Green willow on the marsh,
The willow is attached a rope,
On the rope in the morning and evening
Walks in a circle scientist boar.
(translated into Polish Russian version of Pushkin's poem "there stands a green oak...")
Many, even sincere Christians sometimes warps the word "slave" which call them in the Church. Someone is not paying attention to it, others find a reason to get rid of pride, others pose questions to priests. What really is this concept? Can, it and did nothing offensive?
The meaning of the word "ruby"
Of course, the Bible was written in the days when language and meaning of the words was quite different, in addition, also transferred many times from one language to another. It is not surprising if the meaning of the texts was distorted beyond recognition. Maybe the word "slave" had a quite different content?
According to Church Slavonic dictionary FR. Diachenko concept of "ruby" has several meanings: dweller, inhabitant, servant, slave, servant, son, daughter, boy, lad, young slave, servant, apprentice. Thus, this interpretation gives hope "God's servants" the preservation of human dignity in his Christian virtues: they are also a son or daughter, and student, and a resident of the world created by God.
Remember also the social structure of those times: slaves and the children of the owner of the house lived, by and large, equal. Children are also in no way could stand up to his father, the slaves were, in fact, members of the family. The same situation was and the disciple, if the master of any craft took him into the service.
Writes the Agatha Logofatu, referring to the etymological dictionary Vasmer, the word "slave" was borrowed from Church Slavonic and in old Russian it was in the form "Rob", "robya", where it is still found in some dialects the plural of "robyaty". In the future, the root "Rob" became "REB" the origin of the modern "child", "children", etc.
Thus, again we come back to that a devout Christian is a child of God and not a slave in the modern sense of the word.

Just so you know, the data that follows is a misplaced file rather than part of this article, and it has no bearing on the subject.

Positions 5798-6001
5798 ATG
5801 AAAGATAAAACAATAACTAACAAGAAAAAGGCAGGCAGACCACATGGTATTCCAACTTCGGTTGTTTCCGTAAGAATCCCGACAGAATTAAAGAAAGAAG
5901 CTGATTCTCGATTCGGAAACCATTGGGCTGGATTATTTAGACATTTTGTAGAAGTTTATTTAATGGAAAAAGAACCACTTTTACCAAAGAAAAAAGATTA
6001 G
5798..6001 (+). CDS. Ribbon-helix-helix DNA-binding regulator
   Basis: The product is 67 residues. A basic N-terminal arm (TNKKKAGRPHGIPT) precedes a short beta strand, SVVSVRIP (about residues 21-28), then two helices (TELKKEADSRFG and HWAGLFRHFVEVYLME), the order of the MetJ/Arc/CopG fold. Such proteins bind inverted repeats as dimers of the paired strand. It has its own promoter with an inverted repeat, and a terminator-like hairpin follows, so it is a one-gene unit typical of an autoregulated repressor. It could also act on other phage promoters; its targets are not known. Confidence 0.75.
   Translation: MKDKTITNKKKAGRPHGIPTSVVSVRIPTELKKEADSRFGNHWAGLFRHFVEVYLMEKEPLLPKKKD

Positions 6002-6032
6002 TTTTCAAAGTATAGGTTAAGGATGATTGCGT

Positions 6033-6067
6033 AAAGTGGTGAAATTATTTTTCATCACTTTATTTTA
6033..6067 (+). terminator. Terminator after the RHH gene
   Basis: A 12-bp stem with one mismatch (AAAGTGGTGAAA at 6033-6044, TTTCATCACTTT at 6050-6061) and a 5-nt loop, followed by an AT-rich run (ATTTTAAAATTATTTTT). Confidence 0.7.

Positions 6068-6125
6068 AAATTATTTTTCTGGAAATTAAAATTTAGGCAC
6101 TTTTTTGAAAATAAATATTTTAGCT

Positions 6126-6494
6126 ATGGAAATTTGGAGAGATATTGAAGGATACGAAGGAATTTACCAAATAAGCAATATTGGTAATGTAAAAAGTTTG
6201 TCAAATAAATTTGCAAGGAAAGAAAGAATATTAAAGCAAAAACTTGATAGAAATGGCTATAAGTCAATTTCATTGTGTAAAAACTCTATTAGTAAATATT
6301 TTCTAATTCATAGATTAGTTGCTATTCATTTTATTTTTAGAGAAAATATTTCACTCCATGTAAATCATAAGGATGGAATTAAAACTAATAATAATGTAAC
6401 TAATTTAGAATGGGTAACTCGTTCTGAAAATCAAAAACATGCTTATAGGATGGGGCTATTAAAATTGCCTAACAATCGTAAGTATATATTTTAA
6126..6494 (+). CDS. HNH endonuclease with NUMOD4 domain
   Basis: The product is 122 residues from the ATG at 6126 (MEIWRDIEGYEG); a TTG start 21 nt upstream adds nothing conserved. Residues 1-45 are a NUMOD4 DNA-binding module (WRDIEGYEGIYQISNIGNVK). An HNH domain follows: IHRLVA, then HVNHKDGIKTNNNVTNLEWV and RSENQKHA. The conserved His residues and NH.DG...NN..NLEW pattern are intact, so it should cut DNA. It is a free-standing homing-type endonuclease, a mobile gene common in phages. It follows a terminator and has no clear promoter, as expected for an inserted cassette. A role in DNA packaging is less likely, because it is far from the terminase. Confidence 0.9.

The already mentioned dictionary Dyachenko includes another meaning: "Raab or ruby – the name of the Jewish teachers, the same as a Rabbi." "Rabbi" comes from the Hebrew "Rabbi," which, according to Collier's dictionary, means "my Lord" or "my teacher" ("Rabbi" — "great", "Mr." — and the pronominal suffix "-I" "my").
Sudden increase, isn't it? Perhaps the "servant of God" — a teacher, a bearer of spiritual knowledge, designed to convey to his people? In this case, it will only agree with the phrase hieromonk job, in the world Athanasius Gumerov (that said, however, initially in a slightly different context): "the Right to be called a servant of God must be earned".
One thing is certain: the way of life and mentality of people at that time too different from ours. Another was, of course, language. Therefore, for a Christian of that era was not a moral issue to call himself a "slave of God", nor was this exercise for getting rid of the sin of pride.
Sometimes parishioners on the forums suggest: "...if the Bible was translated many times, and the meaning of the word "slave" in that time has changed, why not replace it with a more appropriate by value?". Voiced, for example, a "Minister." But, in my opinion, a much better word "son" or "daughter" or "disciple of God". Besides, according to the Church Slavonic dictionary, this is also the meaning of the word "ruby".
Instead of a conclusion. A little humor about the metamorphosis of the concepts
The young monk was given the task to help the rest of the Ministers of the Church to rewrite the sacred texts. After working as a week, a brand new noticed that the copy is not the original and another copy. He expressed his surprise to his father -Abbot: "Father, if someone made a mistake, it will be repeated after that in all instances!". The Abbot, thinking, went down to the dungeons where they kept the primary sources and... gone. When it took almost a day since his disappearance, concerned about the monks went down after him. They found him at once: he hit his head on the sharp stones of the walls and with a mad look shouted: "Celebrate!!! The word was “celebrate”! And not "celibate"!".
(Note: celebrate (English). – to celebrate, to praise, to glorify; celibate (English). — celibate; celibacy) published
Author: Paul Thun